State News Round-Up: Insurance Coverage, Infection Reporting, Immigrant Health
News outlets report on a range of state health stories including infections in New Hampshire, children's insurance in Michigan, increased insurance coverage in North Carolina, immigrant health in Texas and long-term financial planning on Florida.
The Concord Monitor reports on an infection reporting program in New Hampshire: "Three years after the state Legislature passed a law requiring hospitals to report the number of infections patients acquire during medical care, a federal grant will give the state the funding needed to get the program off the ground. The state was awarded nearly $760,000 from the federal stimulus program and will use the money to hire staff to manage the reporting program and audit the numbers submitted by hospitals" (Sanger-Katz, 9/15).
The Detroit News on children's health insurance in Michigan: "Michigan's budget crisis is expected to prevent (an) expansion of children's health insurance coverage because the state can't afford to match an extra $100 million in federal funds. Michigan has to come up with a 26 percent match, or about $33 million, for its MIChild program to get federal funds from the recently renewed Children's Health Insurance Program, state health officials say" (Kozlowski, 9/15).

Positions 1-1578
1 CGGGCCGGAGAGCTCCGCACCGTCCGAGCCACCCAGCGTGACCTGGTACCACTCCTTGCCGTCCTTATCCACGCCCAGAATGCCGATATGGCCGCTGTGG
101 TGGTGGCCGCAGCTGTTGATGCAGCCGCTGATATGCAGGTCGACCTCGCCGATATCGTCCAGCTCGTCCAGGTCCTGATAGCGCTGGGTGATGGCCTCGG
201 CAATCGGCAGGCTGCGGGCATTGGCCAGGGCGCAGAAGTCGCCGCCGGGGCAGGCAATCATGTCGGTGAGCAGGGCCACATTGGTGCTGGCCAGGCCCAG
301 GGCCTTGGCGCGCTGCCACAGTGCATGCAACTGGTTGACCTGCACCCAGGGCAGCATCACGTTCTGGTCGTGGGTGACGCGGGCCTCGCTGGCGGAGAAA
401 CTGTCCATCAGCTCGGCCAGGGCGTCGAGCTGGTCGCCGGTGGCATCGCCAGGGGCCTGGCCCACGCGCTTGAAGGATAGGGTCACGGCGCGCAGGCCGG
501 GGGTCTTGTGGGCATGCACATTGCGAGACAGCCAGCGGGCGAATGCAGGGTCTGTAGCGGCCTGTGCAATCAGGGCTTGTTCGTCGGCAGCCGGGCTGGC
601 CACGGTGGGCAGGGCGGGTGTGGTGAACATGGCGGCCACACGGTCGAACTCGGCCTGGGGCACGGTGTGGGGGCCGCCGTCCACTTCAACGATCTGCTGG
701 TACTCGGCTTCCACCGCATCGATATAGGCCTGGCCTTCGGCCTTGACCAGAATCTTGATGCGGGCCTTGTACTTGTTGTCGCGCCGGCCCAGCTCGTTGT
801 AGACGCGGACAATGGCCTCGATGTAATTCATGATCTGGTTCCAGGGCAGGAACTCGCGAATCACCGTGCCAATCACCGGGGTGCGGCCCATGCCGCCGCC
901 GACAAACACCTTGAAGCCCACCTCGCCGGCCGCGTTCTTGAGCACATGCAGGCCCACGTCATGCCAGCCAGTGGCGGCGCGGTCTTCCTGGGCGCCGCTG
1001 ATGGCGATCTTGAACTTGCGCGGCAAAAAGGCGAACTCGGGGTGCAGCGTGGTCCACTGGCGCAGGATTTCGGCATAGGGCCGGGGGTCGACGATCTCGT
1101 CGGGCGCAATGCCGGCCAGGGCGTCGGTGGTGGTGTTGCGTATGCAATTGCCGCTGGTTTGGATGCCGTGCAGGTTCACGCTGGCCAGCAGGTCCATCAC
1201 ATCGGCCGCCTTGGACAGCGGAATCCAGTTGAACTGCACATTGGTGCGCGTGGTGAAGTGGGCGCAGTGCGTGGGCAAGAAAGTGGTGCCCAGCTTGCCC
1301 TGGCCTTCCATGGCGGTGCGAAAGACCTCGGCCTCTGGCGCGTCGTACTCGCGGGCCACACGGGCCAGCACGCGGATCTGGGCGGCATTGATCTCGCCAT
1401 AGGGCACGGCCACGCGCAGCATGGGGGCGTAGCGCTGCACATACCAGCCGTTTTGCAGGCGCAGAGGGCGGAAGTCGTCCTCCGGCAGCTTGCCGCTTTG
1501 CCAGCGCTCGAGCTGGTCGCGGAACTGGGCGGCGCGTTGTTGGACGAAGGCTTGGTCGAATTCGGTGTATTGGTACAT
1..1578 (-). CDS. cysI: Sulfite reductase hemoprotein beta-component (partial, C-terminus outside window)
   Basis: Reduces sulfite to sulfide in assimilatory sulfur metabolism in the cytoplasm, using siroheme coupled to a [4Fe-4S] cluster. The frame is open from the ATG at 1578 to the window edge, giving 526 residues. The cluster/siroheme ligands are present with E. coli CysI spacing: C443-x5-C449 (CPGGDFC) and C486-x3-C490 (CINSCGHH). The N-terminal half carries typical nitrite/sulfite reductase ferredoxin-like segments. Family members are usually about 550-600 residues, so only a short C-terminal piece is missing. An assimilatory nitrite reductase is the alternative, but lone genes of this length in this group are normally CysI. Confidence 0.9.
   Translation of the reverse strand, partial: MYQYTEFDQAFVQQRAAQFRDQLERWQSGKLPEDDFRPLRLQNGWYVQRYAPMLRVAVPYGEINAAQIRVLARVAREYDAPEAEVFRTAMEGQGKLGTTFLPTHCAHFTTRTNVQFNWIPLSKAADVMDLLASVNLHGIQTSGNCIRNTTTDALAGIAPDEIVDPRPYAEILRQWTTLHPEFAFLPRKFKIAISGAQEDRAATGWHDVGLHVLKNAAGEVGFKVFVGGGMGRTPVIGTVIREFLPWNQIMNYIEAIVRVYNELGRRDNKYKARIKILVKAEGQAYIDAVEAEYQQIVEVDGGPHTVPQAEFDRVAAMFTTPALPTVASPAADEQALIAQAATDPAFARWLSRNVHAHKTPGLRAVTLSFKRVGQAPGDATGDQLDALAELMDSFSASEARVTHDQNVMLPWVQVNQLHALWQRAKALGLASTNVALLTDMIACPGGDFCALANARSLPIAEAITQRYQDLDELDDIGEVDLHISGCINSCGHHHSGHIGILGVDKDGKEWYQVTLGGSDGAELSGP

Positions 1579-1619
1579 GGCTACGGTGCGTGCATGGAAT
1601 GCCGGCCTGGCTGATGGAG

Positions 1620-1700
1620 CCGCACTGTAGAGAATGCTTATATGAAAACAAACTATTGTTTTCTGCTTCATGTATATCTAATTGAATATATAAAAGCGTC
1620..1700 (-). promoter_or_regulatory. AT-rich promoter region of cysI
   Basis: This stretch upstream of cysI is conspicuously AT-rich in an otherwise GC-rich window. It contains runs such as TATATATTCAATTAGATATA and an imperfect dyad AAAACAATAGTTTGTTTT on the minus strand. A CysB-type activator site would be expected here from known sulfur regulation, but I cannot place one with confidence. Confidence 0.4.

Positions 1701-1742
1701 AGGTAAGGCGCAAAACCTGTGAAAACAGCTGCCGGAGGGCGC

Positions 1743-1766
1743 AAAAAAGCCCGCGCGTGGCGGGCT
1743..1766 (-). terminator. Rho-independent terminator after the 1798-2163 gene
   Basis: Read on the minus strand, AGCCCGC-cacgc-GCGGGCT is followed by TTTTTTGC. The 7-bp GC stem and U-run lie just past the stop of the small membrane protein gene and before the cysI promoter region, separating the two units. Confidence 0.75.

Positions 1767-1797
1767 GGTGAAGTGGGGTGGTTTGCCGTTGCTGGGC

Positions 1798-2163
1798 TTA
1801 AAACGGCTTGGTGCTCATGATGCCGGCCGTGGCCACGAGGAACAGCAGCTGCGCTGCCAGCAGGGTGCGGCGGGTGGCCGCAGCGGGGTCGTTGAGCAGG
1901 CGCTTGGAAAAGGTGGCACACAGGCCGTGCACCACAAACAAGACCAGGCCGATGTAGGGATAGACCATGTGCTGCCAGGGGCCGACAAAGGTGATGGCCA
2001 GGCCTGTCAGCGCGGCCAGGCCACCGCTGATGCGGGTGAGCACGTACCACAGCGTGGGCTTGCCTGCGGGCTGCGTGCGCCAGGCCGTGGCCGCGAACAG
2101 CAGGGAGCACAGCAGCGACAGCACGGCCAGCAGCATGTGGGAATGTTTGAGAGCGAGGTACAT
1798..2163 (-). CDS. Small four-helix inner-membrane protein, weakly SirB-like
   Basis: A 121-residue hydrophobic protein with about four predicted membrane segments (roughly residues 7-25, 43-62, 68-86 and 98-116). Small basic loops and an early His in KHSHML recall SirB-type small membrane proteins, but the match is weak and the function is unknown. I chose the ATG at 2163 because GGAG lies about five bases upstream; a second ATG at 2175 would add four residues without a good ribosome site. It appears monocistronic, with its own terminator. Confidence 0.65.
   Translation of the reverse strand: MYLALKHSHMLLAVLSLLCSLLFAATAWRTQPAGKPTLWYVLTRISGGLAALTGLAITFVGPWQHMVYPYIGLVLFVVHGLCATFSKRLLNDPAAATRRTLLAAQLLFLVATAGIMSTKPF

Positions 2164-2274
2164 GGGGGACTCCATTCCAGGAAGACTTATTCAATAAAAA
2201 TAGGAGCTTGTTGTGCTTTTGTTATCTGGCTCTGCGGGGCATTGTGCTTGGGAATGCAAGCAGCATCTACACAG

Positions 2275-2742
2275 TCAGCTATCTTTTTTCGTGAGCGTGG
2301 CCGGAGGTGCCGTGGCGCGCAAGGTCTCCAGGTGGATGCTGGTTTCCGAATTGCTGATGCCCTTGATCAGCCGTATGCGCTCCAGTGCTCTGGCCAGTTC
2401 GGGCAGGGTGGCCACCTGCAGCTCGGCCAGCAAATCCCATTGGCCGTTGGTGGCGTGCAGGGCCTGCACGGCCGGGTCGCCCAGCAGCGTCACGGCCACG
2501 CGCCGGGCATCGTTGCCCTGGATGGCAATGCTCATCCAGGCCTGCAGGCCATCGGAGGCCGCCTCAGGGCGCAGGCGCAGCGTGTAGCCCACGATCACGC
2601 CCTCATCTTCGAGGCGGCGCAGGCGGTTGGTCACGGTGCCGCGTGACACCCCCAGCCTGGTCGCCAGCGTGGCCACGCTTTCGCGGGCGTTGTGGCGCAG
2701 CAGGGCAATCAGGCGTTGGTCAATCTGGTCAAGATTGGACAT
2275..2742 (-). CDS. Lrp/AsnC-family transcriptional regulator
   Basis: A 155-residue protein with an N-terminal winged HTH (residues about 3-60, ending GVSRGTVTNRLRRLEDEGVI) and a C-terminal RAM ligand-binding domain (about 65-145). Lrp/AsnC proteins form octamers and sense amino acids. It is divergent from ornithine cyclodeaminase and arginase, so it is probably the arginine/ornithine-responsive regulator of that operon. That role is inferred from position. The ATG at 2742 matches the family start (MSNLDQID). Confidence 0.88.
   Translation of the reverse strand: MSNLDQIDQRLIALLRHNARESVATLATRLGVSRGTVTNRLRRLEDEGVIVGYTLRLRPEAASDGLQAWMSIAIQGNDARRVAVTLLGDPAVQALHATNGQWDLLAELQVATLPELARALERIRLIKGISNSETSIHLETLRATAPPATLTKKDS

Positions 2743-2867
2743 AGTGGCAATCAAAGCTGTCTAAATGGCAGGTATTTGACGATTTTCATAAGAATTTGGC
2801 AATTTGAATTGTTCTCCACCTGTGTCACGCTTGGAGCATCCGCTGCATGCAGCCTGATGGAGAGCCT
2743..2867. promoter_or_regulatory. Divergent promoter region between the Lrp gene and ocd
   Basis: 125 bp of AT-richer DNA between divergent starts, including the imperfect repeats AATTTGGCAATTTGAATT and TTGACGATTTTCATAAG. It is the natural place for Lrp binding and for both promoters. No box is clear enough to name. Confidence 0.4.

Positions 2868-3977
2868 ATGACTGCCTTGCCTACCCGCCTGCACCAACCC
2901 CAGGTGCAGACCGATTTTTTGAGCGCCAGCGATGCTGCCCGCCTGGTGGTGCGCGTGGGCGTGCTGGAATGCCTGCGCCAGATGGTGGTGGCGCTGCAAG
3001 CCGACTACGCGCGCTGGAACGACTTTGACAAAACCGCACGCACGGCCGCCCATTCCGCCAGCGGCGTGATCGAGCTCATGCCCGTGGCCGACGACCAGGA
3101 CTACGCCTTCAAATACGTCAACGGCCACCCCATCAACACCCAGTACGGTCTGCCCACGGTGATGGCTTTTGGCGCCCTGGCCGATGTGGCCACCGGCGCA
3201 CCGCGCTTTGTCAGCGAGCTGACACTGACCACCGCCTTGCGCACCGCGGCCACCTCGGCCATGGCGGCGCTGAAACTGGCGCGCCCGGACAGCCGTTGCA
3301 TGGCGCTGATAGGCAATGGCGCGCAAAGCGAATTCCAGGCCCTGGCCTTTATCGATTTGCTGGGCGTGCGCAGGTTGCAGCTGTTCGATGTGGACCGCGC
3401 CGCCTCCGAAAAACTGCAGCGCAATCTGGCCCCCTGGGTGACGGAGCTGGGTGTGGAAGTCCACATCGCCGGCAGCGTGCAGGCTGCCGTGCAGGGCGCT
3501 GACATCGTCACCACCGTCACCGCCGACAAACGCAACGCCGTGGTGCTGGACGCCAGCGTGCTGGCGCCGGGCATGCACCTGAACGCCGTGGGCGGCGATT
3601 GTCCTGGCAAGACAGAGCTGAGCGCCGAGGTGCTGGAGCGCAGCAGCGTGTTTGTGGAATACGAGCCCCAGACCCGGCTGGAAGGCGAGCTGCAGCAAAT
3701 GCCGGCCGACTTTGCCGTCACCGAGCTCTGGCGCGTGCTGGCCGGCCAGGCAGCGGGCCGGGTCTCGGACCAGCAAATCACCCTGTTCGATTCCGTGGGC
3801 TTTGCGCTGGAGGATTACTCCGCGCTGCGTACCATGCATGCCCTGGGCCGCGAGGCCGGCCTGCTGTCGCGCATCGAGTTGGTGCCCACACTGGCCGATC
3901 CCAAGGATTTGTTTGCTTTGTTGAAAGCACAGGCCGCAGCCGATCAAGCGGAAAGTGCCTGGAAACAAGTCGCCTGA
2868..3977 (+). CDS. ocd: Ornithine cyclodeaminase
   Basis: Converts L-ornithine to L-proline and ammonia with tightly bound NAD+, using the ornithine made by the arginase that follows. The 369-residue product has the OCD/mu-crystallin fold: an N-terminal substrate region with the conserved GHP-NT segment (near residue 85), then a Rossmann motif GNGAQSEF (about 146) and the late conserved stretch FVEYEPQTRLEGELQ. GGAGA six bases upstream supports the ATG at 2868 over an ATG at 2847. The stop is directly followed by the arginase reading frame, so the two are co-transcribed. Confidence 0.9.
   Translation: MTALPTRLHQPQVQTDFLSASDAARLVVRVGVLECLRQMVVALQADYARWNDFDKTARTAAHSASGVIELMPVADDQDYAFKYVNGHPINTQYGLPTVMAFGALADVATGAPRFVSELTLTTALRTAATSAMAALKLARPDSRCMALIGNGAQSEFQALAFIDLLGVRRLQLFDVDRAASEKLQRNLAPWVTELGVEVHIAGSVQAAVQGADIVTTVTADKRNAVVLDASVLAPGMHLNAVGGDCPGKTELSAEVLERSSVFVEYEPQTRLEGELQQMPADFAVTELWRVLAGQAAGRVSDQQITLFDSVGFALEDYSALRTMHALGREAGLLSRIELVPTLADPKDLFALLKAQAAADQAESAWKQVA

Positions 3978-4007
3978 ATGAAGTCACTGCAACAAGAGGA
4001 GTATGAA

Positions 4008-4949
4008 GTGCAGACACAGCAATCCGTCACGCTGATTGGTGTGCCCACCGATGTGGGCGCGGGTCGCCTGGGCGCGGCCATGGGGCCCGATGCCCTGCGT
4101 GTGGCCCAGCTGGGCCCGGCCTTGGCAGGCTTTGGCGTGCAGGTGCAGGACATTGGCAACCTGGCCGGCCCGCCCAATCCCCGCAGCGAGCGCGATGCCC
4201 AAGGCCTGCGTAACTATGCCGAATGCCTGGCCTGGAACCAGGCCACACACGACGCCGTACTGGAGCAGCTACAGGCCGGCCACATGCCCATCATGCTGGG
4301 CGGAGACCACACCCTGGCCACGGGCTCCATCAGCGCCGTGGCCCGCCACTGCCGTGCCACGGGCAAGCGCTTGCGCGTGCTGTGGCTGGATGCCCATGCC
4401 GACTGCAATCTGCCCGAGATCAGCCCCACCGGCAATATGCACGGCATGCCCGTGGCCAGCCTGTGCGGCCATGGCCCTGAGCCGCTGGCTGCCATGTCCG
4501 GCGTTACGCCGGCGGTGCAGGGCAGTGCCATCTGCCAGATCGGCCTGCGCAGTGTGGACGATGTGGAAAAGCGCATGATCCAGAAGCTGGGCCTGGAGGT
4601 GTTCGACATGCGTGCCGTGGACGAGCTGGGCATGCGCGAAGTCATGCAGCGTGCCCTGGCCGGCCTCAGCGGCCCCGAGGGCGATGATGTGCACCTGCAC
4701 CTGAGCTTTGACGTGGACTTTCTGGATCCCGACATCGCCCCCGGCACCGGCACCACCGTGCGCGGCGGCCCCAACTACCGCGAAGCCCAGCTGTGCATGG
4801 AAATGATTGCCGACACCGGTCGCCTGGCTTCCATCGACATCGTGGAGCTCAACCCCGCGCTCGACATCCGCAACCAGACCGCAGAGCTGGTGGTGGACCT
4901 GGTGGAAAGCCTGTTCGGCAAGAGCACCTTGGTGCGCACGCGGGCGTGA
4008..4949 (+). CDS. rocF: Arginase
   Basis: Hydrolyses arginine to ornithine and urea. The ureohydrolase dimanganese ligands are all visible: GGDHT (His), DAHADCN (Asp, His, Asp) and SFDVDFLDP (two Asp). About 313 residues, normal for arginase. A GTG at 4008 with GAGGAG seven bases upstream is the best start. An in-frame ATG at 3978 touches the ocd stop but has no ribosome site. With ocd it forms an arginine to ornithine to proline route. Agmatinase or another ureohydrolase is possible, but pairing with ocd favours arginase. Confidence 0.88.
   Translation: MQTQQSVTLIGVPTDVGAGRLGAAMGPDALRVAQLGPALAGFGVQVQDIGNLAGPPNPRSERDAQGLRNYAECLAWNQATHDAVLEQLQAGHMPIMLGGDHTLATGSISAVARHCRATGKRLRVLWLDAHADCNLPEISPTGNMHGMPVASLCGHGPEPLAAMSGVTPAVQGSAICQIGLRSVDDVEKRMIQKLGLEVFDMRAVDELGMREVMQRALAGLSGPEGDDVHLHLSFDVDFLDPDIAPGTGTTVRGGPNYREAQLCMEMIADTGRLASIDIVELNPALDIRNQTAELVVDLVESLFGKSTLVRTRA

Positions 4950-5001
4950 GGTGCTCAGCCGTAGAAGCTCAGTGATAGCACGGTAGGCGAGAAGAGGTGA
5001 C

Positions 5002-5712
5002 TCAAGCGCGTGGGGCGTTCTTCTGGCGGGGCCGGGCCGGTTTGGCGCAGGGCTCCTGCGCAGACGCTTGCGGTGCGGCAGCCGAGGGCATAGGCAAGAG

The News & Observer reports on a grant to expand health coverage in North Carolina: "The state is getting a $17 million federal grant to provide government health insurance to low-income working parents. Adults who make too much money to qualify for Medicaid will be able to enroll in a health insurance plan with limited benefits. The grant, which will cover a year of planning and four years of care, is enough to pay for a test program for about 1,500 families" (Bonner, 9/15).
The Fort Worth Star Telegram reports on immigrant health in Texas: "Illegal and legal immigrants in Texas received taxpayer-subsidized healthcare services and thousands of prescriptions for nonemergency conditions in violation of the law, according to a federal watchdog agency. At fault, an audit says, is the Texas Health and Human Services Commission, which provided lax oversight in restricting immigrants to emergency services, such as childbirth, for which the state can seek federal reimbursement" (Barbee, 9/14).